When first opened, the platforms were covered by a large wooden roof but more conventional canopies were provided when the station was redesigned in 1900-03. Outside the station was the South Devon Railway headquarters building on the east side of the forecourt and opposite was the independent Duke of Cornwall Hotel which accommodated passengers for the trains and ships.

The line from Millbay docks crossed Millbay Road on a level crossing and then climbed up a gradient between the main station and the goods shed. Alongside the level crossing was a bridge that carried some of the sidings of the goods depot.

The station was built at the higher level on the back of the hill that forms Plymouth Hoe. It was partly on a viaduct, the arches of which were rented out to local businesses and, later, used as a garage for local railway buses. Trains waiting to depart faced north-eastwards but, crossing Union Street on an iron bridge, the line swung northwards. It then passed a complex of carriage and engine sheds[5] before reaching Cornwall Junction near the bridge carrying Five Fields Lane (now North Road West), where the line to Penzance diverged to the north-west and that to London turned to the east.

Millbay Docks[edit]

Millbay
Engine shed
Union Street
Millbay station
Millbay Road
Graving Dock on West Quay
South Quay / Glasgow Quay
Millbay engine shed
Trinity Pier
Millbay Pier

The Plymouth Great Western Docks were constructed, as was the railway, under the supervision of Isambard Kingdom Brunel but they were owned by an independent company in which the railway invested. The inner basin was opened in 1857 but before the end of the year a gale had caused extensive damage which lead to financial trouble which caused the South Devon Railway to acquire an increasing share in the company until the railway took full control in 1874.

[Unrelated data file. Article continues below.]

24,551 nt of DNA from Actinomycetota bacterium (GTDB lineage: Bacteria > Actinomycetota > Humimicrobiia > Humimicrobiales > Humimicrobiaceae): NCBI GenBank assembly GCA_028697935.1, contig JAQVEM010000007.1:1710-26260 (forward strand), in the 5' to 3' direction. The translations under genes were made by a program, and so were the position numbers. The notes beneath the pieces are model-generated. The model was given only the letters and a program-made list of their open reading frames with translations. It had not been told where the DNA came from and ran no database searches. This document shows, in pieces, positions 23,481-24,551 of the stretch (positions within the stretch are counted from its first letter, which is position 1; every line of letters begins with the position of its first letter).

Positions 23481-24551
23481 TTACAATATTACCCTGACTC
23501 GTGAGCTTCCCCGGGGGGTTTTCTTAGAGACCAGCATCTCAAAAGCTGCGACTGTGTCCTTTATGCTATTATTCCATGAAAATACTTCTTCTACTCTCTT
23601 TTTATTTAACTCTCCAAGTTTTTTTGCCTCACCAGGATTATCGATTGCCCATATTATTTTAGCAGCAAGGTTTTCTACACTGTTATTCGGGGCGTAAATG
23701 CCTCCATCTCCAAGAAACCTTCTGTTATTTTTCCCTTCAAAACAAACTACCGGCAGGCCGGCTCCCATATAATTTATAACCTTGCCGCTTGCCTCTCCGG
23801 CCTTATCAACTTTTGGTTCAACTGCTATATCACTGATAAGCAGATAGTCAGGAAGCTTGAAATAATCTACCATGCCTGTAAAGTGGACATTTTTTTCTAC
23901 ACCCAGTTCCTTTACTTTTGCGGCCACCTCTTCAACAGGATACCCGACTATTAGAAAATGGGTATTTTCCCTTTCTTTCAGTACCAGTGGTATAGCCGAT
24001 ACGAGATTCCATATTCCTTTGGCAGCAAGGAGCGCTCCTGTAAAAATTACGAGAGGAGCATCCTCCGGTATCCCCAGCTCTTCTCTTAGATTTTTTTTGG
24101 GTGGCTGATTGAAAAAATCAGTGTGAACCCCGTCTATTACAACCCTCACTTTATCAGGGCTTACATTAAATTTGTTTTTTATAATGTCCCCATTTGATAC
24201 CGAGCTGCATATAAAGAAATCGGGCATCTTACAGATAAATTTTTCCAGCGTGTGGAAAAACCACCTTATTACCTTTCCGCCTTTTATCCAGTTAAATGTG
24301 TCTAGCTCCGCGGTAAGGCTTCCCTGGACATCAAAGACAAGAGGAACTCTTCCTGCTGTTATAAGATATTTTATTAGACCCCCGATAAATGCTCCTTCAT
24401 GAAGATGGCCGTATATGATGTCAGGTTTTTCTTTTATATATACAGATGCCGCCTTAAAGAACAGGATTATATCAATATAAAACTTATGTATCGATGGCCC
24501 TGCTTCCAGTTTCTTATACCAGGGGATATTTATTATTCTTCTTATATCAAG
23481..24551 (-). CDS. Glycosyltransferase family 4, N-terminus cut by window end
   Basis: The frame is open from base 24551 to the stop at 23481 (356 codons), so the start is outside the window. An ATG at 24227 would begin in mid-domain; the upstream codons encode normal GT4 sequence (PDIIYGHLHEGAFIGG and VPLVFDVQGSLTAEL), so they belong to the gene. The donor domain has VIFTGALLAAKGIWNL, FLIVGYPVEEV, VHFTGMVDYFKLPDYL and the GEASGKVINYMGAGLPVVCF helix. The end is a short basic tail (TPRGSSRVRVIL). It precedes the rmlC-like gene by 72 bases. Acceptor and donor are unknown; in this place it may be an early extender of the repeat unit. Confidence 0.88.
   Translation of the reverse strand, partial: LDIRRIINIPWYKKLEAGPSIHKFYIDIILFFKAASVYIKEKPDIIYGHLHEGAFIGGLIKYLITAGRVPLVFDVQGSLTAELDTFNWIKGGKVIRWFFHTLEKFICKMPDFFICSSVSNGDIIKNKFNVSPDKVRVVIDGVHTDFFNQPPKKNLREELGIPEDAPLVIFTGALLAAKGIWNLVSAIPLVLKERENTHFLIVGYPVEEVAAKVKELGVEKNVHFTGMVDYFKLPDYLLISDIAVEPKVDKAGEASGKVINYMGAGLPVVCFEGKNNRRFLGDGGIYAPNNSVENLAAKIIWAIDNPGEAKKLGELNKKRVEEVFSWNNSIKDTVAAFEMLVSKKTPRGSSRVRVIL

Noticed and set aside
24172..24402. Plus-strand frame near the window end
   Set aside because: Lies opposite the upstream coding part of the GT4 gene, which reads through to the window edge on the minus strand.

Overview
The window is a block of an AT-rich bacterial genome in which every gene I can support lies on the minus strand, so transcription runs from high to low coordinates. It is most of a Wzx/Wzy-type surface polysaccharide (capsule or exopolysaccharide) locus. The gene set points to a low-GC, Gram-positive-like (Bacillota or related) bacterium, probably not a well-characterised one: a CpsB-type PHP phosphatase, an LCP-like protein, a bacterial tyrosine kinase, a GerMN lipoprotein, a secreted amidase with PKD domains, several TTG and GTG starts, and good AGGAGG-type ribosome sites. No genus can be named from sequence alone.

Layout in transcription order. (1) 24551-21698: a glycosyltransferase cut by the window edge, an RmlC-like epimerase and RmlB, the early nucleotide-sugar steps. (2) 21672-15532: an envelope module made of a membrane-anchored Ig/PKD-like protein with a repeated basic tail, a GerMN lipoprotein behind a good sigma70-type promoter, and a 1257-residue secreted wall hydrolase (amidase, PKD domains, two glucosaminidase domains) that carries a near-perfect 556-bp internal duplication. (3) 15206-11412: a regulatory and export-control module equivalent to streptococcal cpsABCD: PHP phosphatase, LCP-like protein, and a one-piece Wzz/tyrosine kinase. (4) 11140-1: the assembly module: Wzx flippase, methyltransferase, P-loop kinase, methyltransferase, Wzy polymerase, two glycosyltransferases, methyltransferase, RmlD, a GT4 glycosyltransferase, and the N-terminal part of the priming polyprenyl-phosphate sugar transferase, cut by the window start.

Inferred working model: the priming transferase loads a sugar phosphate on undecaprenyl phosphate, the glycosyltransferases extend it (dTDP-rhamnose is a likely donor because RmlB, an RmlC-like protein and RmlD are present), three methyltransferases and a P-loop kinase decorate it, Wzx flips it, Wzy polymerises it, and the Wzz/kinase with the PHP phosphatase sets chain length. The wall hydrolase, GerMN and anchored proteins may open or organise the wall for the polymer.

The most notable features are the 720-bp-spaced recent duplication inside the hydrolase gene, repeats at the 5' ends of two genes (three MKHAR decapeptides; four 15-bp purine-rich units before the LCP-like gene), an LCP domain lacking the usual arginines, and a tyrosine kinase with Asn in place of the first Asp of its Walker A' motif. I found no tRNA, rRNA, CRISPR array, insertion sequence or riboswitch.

A siding had been laid into the docks in 1850[6] which crossed Millbay Road on a level crossing and was worked by horses; South Devon Railway 0-4-0 locomotives operated in the docks from 1873. Extensions were laid to the West Wharf and Graving Dock in the late 1870s and, from 18 June 1878 a third rail was added to allow access for London and South Western Railway (LSWR) goods traffic. The first passenger trains started to run through to the East Quay in 1882,[4] generally running "non-stop" to London Paddington station except for locomotive changes.

Competition with the LSWR's services from Ocean Quay on Stonehouse Pool lead to increasing speeds from 1904, although mail was only contracted to be carried on the GWR services. On 9 May 1904 City of Truro was the first locomotive recorded in excess of 100 mph (160 km/h) while working one of the GWR's trains, with the whole journey to London taking just 3 hours 54 minutes.[7] The GWR route was shortened by 20¼ miles on 1 July 1906 with the opening of the Castle Cary Cut-Off line that avoided the "Great Way Round" through Bristol Temple Meads, but in the early hours of 30 June 1906 an LSWR special had derailed at high speed passing through Salisbury railway station, after which speeds returned to a more sedate pace, with trains taking around five hours.[4] The LSWR service was closed in 1910.